Induction heating cooks rice more evenly and efficiently, using an electrical current to heat the entire cooking pan, not just the bottom of the rice cooker. This means that rice cooks evenly without any clumping of the finished product. Since the entire pan is heated, induction rice cookers are also a bit faster than their closest fully-featured competitors, micom rice cookers.
On the flipside, you'll pay a premium for consistency: induction rice cookers are the most expensive kind on the market. Unless you're a true rice lover, you may also find that induction rice cookers have far more settings than you'll ever truly need. They're also a bit bigger and bulkier than other units, so be sure you have the counter space to accommodate a larger appliance.
The Zojirushi NP-NVC10 Induction Rice Cooker and Warmer (Est. $400) cooks rice to perfection, experts and owners say. This rice cooker uses induction heating, pressure cooking, fuzzy logic and artificial intelligence to do all of the thinking for the cook. Artificial intelligence is a technology that "learns" from previous rice cooker usage to adjust the cooking cycle for the best results, including addressing seasonal water and room temperature differences to maintain rice texture and consistency. Many reviewers say they hesitated for years before finally "biting the bullet" and shelling out the cash for a Zojirushi induction rice cooker, and now wish they hadn't waited so long.
There are as many menu settings on the Zojirushi NP-NVC10 as anyone will ever need, including white (regular, soft or harder), umami, mixed, sushi/sweet, porridge, brown, germinated brown, steam-reduce, scorch, rinse-free and quick cooking. User rave about this rice cookers 24-hour programmable timer function -- you can fill the pot and tell the rice cooker when to turn the rice on so it is done when you are ready for your meal. The platinum-infused nonstick inner cooking pan changes the cooking water's quality to create sweeter-tasting rice. The 1-liter (5½ cup) unit is 8½ by 15½ by 10 inches. There is also a 1.8-liter (10 cup) version.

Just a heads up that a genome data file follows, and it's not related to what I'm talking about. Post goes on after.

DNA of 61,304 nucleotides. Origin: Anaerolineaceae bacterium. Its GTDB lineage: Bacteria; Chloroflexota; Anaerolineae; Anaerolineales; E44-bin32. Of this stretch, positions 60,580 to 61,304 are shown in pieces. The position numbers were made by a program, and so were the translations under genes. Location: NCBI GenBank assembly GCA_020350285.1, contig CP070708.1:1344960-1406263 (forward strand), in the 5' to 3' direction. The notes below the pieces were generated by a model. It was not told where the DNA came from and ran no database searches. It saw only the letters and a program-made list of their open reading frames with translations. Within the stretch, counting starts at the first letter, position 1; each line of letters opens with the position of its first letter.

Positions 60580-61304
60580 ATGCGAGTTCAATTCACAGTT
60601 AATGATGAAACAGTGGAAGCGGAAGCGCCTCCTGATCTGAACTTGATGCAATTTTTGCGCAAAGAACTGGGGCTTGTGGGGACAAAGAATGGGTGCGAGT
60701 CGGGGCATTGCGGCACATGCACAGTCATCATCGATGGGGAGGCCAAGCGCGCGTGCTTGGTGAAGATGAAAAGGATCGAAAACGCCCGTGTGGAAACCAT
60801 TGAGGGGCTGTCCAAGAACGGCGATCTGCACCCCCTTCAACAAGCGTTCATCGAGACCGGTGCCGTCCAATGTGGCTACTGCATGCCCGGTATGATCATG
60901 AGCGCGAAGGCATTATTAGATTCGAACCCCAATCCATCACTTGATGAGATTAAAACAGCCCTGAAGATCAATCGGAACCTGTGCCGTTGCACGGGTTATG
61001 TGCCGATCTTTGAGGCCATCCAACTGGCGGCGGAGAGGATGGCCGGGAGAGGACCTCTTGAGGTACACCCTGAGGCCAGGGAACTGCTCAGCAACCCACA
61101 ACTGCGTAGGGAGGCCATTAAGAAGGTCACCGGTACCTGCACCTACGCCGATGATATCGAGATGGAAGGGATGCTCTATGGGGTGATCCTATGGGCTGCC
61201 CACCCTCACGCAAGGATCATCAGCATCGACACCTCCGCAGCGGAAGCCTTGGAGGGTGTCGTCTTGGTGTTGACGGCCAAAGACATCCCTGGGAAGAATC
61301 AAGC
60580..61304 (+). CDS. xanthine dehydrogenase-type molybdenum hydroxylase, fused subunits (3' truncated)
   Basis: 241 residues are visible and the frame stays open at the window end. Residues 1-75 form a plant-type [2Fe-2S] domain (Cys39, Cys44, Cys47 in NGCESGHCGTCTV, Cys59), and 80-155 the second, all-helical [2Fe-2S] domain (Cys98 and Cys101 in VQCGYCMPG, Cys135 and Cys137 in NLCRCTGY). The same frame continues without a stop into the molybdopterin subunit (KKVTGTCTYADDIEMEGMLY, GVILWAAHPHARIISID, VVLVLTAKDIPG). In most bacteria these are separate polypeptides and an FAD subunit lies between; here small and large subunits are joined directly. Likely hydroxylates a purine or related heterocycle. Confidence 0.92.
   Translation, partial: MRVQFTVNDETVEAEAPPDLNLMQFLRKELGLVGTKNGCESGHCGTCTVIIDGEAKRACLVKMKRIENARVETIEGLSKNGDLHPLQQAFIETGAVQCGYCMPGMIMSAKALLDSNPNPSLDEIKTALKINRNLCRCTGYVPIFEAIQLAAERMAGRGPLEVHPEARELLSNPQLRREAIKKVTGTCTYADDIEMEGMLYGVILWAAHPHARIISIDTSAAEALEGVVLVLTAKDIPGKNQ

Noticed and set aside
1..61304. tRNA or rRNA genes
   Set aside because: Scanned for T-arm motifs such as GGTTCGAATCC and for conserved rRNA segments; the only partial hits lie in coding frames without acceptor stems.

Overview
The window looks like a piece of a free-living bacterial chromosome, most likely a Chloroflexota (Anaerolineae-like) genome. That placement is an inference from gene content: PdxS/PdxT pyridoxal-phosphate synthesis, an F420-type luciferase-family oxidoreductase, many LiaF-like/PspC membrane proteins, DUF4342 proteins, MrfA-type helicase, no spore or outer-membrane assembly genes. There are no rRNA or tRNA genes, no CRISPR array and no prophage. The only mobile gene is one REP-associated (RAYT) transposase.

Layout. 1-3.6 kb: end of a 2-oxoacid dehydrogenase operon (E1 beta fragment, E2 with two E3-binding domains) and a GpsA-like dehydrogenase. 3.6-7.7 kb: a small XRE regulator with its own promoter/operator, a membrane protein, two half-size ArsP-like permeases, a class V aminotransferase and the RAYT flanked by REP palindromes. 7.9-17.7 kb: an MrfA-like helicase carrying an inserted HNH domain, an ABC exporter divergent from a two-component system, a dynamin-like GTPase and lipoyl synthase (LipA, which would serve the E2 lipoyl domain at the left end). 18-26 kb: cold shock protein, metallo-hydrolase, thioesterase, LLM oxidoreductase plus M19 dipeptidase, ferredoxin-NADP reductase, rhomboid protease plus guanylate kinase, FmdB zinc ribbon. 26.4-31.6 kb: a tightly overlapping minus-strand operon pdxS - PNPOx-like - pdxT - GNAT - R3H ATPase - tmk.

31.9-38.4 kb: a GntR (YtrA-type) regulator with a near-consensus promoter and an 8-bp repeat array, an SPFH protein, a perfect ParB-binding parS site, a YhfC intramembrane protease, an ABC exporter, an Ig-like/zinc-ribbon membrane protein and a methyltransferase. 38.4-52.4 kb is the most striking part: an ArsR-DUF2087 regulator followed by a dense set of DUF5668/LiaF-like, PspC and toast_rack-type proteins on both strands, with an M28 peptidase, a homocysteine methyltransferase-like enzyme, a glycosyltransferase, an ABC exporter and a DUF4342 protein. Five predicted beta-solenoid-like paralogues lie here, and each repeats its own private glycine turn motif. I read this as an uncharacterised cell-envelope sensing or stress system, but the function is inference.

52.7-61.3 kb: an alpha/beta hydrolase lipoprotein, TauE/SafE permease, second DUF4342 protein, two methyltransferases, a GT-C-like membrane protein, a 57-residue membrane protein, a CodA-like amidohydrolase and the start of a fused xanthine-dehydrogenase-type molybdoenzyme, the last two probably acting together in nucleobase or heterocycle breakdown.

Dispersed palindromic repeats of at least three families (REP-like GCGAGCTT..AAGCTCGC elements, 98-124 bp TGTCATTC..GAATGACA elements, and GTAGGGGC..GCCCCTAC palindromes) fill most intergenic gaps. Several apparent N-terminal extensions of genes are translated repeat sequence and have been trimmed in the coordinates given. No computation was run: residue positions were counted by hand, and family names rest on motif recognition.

SacredRice.com calls the NP-NVC10 "the best the market has to offer," and owners sing the praises of the model as well. Many say it turns out rice that's "as good as it gets," and that the keep warm setting produces rice that's tasty and well-textured for hours after it's cooked. However, a few reviewers say they don't feel the NP-NVC10's performance justifies its hefty price tag.
If you have your eye on induction rice cookers but want to spend a little less, the Zojirushi NP-GBC05XT (Est. $235) offers the same technology with a smaller capacity and fewer features. You won't get the platinum-infused nonstick coating or extended keep-warm setting on this model, or other features such as modes for soft or hard white rice, jasmine rice, umami, sweet and semi-brown rice, steam reduce, and scorch. However, it still has plenty of cook settings, including for white rice, quick cooking, mixed rice, sushi rice, porridge, brown rice, germinated brown rice, and rinse-free rice. The NP-GBC05XT is about 7½ inches by 12 inches by 9 inches and has a 3-cup uncooked capacity, which makes it a good choice for smaller families. It comes in traditional stainless or dark brown stainless-steel finishes.
Owners are just as enthused about the NP-GBC05XT as they are the pricier NP-NVC10, saying it turns out rice with excellent taste and texture, and is a better choice for more basic rice dishes. A few complain that the detachable power cord is too bulky and stiff, while others want a backlit display, but overall most agree that it is worth every penny.